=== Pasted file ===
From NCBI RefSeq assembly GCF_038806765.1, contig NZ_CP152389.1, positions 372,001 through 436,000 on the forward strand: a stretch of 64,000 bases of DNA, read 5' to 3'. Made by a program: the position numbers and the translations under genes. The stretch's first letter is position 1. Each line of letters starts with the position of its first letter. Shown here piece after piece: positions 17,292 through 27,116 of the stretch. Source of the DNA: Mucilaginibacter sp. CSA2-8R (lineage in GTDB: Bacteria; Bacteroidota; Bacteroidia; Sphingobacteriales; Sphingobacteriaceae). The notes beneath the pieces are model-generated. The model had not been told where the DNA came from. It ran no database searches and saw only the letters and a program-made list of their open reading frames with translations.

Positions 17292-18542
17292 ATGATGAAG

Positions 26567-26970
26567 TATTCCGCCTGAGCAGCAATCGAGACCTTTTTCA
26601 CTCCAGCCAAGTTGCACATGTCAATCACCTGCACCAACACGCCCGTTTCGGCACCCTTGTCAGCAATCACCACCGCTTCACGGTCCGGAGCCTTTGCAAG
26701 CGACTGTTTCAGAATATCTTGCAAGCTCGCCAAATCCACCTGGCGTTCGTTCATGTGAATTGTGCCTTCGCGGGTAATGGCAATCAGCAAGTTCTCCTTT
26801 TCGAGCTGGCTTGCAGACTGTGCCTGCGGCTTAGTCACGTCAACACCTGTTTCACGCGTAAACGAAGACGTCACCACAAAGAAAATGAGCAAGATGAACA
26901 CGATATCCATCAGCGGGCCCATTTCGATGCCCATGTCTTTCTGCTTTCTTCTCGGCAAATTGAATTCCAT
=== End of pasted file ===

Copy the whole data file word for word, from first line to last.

From NCBI RefSeq assembly GCF_038806765.1, contig NZ_CP152389.1, positions 372,001 through 436,000 on the forward strand: a stretch of 64,000 bases of DNA, read 5' to 3'. Made by a program: the position numbers and the translations under genes. The stretch's first letter is position 1. Each line of letters starts with the position of its first letter. Shown here piece after piece: positions 17,292 through 27,116 of the stretch. Source of the DNA: Mucilaginibacter sp. CSA2-8R (lineage in GTDB: Bacteria; Bacteroidota; Bacteroidia; Sphingobacteriales; Sphingobacteriaceae). The notes beneath the pieces are model-generated. The model had not been told where the DNA came from. It ran no database searches and saw only the letters and a program-made list of their open reading frames with translations.

Positions 17292-18542
17292 ATGATGAAG

Positions 26567-26970
26567 TATTCCGCCTGAGCAGCAATCGAGACCTTTTTCA
26601 CTCCAGCCAAGTTGCACATGTCAATCACCTGCACCAACACGCCCGTTTCGGCACCCTTGTCAGCAATCACCACCGCTTCACGGTCCGGAGCCTTTGCAAG
26701 CGACTGTTTCAGAATATCTTGCAAGCTCGCCAAATCCACCTGGCGTTCGTTCATGTGAATTGTGCCTTCGCGGGTAATGGCAATCAGCAAGTTCTCCTTT
26801 TCGAGCTGGCTTGCAGACTGTGCCTGCGGCTTAGTCACGTCAACACCTGTTTCACGCGTAAACGAAGACGTCACCACAAAGAAAATGAGCAAGATGAACA
26901 CGATATCCATCAGCGGGCCCATTTCGATGCCCATGTCTTTCTGCTTTCTTCTCGGCAAATTGAATTCCAT